TORONTO, Sept. 30, 2014 /CNW/ - The organization that represents registered nurses, nurse practitioners and nursing students in Ontario has issued a formal request to the provincial government for information related to medical tourism.
The Registered Nurses' Association of Ontario (RNAO) is seeking all general records between 2009 to the present regarding the treatment of international patients (also known as medical tourists) not covered by the Ontario Health Insurance Plan (OHIP) in the province's hospitals. The request includes all letters, reports, briefings, agreements, hand-written notes, electronic documents and emails from the Ministry of Health and Long-Term Care, Treasury Board, Finance, Cabinet Office and the Office of the Premier.
"Hospitals that are part of Toronto's University Health Network, and Sunnybrook Health Sciences Centre have made no secret that they are open for business when it comes to treating patients from abroad for a fee," says RNAO's Chief Executive Officer Doris Grinspun, adding that the CEO of Windsor Regional Hospital is also pursuing a partnership with Henry Ford Hospital in Detroit to formalize a 'medical free-trade zone' that he says will become the 'envy of the health-care world.'
RNAO hopes the request for information will reveal where else medical tourism is occurring and to what extent the Ontario government is behind this attack on Medicare.
Medical tourism is the practice of soliciting international patients for medical treatment within Canada's health system in order to turn a profit. "It will erode the viability of our health system, a cherished part of our social safety net, and shift it from one that understands its mission to treat all according to need, to an Americanized version where health-care services are for sale to those with money and power," says Grinspun.
"Allowing hospitals to go shopping for patients to increase their revenue redirects precious resources away from the people who need care the most – patients in Ontario," says RNAO President, Vanessa Burkoski, adding that hospitals that engage in medical tourism are inviting lawsuits from people willing to pay a fee to get ahead of the line.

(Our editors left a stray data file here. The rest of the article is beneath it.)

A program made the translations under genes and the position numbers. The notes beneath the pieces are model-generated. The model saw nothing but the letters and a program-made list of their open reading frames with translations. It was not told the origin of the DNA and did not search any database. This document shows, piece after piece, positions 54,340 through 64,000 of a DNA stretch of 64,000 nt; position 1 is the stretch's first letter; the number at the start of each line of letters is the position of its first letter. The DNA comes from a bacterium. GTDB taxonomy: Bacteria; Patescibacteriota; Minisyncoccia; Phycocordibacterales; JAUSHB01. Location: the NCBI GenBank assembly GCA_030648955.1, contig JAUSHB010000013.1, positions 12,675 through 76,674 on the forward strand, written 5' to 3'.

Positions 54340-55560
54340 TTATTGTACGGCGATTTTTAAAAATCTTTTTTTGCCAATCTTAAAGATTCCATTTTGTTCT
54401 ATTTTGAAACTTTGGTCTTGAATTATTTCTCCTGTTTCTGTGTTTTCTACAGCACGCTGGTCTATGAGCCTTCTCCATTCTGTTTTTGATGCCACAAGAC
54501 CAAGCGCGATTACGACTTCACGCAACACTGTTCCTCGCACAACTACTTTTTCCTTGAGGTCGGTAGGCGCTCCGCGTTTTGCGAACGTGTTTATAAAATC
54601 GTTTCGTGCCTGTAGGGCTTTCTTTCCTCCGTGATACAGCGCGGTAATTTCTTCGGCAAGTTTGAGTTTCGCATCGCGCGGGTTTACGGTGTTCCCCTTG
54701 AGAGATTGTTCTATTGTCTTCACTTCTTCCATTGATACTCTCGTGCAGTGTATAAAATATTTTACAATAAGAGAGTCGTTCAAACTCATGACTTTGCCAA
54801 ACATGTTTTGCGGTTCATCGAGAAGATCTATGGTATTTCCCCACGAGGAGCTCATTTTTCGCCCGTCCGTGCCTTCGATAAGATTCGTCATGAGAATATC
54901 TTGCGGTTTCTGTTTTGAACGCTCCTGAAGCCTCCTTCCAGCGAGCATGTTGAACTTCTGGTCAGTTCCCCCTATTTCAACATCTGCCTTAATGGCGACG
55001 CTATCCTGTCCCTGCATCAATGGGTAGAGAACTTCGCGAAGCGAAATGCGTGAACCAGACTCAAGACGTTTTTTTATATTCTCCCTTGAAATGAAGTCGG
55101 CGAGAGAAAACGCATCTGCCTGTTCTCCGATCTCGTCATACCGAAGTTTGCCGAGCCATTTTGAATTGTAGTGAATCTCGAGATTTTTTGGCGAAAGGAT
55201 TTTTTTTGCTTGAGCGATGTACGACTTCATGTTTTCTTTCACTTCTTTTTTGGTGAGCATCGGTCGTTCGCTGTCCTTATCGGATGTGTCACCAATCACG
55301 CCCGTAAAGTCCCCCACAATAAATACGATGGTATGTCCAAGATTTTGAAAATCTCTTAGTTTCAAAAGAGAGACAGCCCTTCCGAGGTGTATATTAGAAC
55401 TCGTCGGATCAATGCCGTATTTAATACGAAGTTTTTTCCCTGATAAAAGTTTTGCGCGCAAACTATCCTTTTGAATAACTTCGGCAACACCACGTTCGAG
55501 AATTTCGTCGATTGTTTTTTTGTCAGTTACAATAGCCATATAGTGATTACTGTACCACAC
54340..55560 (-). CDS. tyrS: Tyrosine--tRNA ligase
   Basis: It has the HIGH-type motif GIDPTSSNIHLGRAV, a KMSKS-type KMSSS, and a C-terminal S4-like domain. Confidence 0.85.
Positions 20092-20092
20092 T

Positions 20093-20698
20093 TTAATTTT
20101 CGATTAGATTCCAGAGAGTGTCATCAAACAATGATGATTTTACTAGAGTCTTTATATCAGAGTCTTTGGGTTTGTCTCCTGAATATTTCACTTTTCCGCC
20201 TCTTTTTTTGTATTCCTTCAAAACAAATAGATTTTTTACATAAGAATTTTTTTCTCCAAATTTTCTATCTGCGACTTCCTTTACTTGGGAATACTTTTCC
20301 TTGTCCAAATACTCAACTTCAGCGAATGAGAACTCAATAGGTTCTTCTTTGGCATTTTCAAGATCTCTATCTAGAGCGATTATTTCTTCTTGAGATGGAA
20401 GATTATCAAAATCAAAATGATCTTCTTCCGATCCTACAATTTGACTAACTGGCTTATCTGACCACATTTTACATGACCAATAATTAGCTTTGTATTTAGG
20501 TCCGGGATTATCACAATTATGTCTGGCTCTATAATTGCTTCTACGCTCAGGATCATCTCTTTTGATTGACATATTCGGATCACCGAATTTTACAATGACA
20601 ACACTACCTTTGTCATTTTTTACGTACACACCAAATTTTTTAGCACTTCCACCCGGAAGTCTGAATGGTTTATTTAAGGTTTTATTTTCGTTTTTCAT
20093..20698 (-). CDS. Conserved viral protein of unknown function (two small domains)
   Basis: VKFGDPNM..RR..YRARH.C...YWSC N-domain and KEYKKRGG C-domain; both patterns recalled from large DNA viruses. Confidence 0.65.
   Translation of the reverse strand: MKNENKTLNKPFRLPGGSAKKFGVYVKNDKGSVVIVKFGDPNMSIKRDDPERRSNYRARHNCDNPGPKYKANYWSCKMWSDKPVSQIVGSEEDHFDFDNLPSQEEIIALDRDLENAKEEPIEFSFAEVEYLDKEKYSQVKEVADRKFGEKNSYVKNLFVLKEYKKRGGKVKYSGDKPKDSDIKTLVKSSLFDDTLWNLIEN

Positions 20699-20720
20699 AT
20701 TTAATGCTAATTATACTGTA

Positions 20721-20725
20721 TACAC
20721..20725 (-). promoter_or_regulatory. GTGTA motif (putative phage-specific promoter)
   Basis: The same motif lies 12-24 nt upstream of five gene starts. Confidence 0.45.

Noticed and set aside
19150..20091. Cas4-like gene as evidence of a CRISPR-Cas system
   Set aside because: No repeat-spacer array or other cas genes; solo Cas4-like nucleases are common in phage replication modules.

"What particularly alarms nurses is the lack of transparency on the part of the Ontario government when it comes to disclosing this ugly trend to the public," stresses Burkoski. Despite letters to both Premier Kathleen Wynne and Health Minister Eric Hoskins calling for a ban on medical tourism, the practice continues. "We hear that the government is investigating but in our view, there is nothing to investigate when there is clear evidence that hospitals are engaging in medical tourism," adding that even one is one too many.
The Registered Nurses' Association of Ontario (RNAO) is the professional association representing registered nurses, nurse practitioners and nursing students in Ontario. Since 1925, RNAO has advocated for healthy public policy, promoted excellence in nursing practice, increased nurses' contribution to shaping the health-care system, and influenced decisions that affect nurses and the public they serve.
For more information about RNAO, visit our website at www.RNAO.ca.You can also check out our Facebook page at http://www.RNAO.org/facebook and follow us on Twitter at www.twitter.com/RNAO
SOURCE: Registered Nurses' Association of Ontario
For further information: To arrange an interview, please contact: Marion Zych, Director of Communications, RNAO, Cell: 647-406-5605 / Phone: 416-408-5605, mzych@RNAO.ca